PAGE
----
New study questions weekend death rates in hospital

A NEW study from the University of Manchester has found that fewer patients in England die after being admitted to NHS hospitals at the weekend compared to during the week, which is contrary to the prevailing government view.

The study conducted by Centre for Health Economics concluded that the death rate following hospital admissions at the weekend is higher only because the number of patients admitted is lower than during the week and tends to be those more seriously ill.

Publication of this research in the Journal of Health Services Research and Policy is significant in that NHS plans to extend hospital seven-day services are based on research showing that the rate of mortality is higher amongst patients admitted to hospital at the weekend compared to those admitted during the week. It has been assumed that this is due to reduced availability of senior staff and diagnostic services in hospitals at weekends.

Previous studies considered the overall number of patients admitted to hospital but the Manchester researchers also looked at patients attending A&E departments between April 2013 and February 2014. It found that similar numbers of patients attended A&E each day at weekends and weekdays but hospital A&E departments admitted seven per cent fewer patients at the weekend and these tended to be "sicker patients". Looking at deaths in hospital within 30 days of admission the study demonstrated that the mortality rate was significantly higher at weekends amongst direct admissions due to the proportionately greater reduction in admissions relative to deaths.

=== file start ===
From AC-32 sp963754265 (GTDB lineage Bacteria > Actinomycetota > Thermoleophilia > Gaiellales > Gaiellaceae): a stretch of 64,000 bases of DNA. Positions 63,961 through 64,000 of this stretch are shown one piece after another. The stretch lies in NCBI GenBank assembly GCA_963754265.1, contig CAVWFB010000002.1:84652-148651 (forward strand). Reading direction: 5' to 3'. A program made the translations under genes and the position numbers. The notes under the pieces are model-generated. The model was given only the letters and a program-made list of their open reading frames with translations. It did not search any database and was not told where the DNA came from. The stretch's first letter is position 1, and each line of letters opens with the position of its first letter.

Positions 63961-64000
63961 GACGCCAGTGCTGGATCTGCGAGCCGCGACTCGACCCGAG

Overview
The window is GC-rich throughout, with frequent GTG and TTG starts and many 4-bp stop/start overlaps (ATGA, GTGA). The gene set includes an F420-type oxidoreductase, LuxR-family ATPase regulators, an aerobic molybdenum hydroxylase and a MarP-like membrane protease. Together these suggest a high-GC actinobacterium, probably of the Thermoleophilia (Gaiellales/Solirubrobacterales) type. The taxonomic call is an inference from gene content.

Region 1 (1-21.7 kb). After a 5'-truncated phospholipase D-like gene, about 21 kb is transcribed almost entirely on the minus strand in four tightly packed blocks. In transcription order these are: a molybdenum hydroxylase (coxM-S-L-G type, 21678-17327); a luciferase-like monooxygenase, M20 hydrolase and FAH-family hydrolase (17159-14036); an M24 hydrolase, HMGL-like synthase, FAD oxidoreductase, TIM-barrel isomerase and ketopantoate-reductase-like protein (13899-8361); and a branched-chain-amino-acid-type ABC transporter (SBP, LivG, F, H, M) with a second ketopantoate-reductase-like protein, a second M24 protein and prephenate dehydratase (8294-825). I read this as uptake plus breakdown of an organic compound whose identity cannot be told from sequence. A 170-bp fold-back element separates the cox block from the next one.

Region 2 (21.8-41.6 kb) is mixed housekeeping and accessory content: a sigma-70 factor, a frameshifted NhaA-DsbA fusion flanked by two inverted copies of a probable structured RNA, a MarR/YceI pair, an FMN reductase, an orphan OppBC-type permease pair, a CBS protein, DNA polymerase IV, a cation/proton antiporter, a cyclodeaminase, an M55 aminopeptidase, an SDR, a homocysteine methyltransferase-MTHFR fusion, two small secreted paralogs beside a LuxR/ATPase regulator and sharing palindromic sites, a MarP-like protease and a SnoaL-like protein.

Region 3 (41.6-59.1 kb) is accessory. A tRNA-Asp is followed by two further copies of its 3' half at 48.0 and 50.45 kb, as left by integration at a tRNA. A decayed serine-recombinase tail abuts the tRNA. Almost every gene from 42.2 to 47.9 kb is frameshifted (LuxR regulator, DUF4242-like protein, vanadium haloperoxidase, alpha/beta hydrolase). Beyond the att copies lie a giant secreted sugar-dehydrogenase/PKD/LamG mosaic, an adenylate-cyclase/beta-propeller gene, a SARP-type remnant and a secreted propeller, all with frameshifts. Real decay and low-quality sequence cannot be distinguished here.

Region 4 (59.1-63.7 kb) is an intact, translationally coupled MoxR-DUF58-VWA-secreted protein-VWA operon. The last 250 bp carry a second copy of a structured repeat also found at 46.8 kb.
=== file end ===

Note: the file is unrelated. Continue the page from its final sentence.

Professor Matt Sutton, who led the research, said: "Hospitals apply a higher severity threshold when choosing which patients to admit to hospital at weekends – patients with non-serious illnesses are not admitted, so those who are admitted at the weekend are on average sicker than during the week and more likely to die regardless of the quality of care they receive.

"As a result, the figures comparing death rates at weekends and weekdays are skewed. The NHS has rushed to fix a perceived problem that further research shows does not exist."

Dr Mark Porter, BMA chair of council, commented: "This huge and robust study confirms what doctors have been saying all along: there is a lack of evidence showing that the “weekend effect” is caused by the absence of senior doctors. It is a far more complicated picture than the one the government has tried to portray."